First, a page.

That the Respondent never challenged the evidence of the Appellant when she stated that the Respondent in 1996 trespassed on the suit land.

Counsel for the Respondent on the other submitted that it is not disputed that the Appellant’s husband died in 1991, however, the Appellant’s husband died intestate because the purported will produced as evidence by the Appellant is inadmissible for not being attested as required by law. It is true that the will as referred to by the Appellant was not attested to and lacks the qualifications of a valid will however, the document has the intentions of the Appellant’s late husband laid out.

Counsel for the Appellant further submitted that if it were true that the Respondent had purchased land, why did he wait for the Appellant’s husband to die for him to occupy the land? Further, that the Respondent also told Court during cross-examination that there was no need to tell the Appellant about the sale during husband’s burial. That the only conclusion is that the late husband never executed the sale agreement. That PW3 testified to the effect that he was present when the balance of the purchase price was being paid to Kurugumaho, however, he did not see the land that had been sold to the Respondent. Therefore, this witness was not present when the purported transaction took place.

Counsel for the Respondent submitted that the Respondent could not disclose to the Appellant about the sale of the land during her husband’s burial because it was only logical and a reasonable conduct of a caring brother whose family was in mourning.

In my opinion the non-disclosure of the sale does not make it non-existent so, the time at which the Appellant got to know about the sale is immaterial and does not change the fact that her late husband had sold off the suit land.

Counsel for the Appellant in his submission also noted that the Respondent did not call the other 4 witnesses who signed on the sale agreement. That the sale agreement was hidden from the general public and the evidence before Court is insufficient to establish with any degree of certainty that the disputed sale agreement was signed by the late husband of the Appellant. That it is therefore safe in the circumstances to exclude the said purported sale agreement from affecting the land in dispute.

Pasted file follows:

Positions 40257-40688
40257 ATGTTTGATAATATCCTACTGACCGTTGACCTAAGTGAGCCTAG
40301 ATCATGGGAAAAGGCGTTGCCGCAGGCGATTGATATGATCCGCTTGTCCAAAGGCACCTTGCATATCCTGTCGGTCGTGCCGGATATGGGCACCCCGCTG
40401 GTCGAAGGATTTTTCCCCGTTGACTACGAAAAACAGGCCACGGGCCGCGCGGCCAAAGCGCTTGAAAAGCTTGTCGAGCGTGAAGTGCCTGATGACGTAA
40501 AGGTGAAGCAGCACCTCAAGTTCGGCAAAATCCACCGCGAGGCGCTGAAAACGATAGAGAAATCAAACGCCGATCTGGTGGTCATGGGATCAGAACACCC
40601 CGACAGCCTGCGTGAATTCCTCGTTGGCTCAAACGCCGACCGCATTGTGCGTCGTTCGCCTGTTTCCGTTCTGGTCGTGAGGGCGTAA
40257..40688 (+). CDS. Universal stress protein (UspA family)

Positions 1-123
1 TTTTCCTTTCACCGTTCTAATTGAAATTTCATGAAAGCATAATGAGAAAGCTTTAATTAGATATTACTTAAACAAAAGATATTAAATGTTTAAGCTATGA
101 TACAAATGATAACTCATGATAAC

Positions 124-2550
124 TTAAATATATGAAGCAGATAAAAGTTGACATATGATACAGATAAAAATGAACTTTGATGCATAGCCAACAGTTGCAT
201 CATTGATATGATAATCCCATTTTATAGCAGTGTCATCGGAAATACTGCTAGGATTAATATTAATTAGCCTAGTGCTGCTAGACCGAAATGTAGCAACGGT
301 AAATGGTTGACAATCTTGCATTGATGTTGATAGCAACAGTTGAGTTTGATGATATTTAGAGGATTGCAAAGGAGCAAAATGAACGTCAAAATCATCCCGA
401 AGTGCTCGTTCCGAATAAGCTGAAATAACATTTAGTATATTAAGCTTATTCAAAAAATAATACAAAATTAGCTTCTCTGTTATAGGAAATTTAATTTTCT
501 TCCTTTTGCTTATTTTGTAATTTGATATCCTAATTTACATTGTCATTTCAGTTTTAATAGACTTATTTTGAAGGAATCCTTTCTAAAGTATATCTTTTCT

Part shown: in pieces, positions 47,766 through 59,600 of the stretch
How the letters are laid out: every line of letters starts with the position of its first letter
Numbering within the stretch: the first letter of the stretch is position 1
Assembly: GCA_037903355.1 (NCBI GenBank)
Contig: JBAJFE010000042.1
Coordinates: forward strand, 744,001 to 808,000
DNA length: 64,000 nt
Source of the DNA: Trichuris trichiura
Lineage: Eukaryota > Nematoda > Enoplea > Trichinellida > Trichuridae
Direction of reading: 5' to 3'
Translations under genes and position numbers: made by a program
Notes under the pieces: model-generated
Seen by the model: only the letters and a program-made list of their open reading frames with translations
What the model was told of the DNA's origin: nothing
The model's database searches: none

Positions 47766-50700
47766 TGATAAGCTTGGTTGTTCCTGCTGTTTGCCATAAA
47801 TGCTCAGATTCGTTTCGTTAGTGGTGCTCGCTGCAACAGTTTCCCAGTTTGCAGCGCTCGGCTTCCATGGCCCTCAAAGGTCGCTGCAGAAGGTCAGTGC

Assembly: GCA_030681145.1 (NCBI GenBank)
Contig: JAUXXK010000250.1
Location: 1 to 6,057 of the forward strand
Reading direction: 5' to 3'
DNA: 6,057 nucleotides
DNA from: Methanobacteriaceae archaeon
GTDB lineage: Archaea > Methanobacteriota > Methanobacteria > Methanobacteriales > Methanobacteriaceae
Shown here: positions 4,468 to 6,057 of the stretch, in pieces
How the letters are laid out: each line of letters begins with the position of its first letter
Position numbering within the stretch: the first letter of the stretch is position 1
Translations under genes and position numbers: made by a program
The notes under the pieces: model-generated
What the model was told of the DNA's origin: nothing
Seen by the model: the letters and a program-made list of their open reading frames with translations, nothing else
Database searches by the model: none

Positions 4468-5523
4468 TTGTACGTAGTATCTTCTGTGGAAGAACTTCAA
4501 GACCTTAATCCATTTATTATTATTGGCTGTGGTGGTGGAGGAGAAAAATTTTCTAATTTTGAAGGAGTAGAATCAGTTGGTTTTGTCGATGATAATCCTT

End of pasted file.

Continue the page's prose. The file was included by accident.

PW2 James Byankore 85 years is the only person who signed the sale agreement and testified in Court. He told Court that in 1985 the mother to the Appellant’s husband died and there was need for money to cater for the burial. It was due to that need that the Appellant’s father sold off the piece of land. That after the death of her husband Appellant chased the Respondent off the suit land. The Evidence as given by this witness is in support of that of the Respondent. That when the matter went to the LC Courts the Appellant was ordered to refund the 50,000/= that the Respondent had paid to purchase the suit land but she declined because the Respondent had asked for an additional 10,000/=.

In my opinion the sale agreement should not be totally disregarded because the Respondent at least brought one witness who was at the sale transaction and also signed the sale agreement. And his testimony supports that of the Respondent.

Ground 3: That, the trial Magistrate Grade 1 did not consider the evidence at the locus when coming to his decision which caused a miscarriage of justice.

Counsel for the Appellant submitted that there is no record of proceedings at the locus-in-quo but rather only a sketch map. In the case of Yeseri Waiki versus Edisa Luni Byandala [1982] HCB 28, it was held that;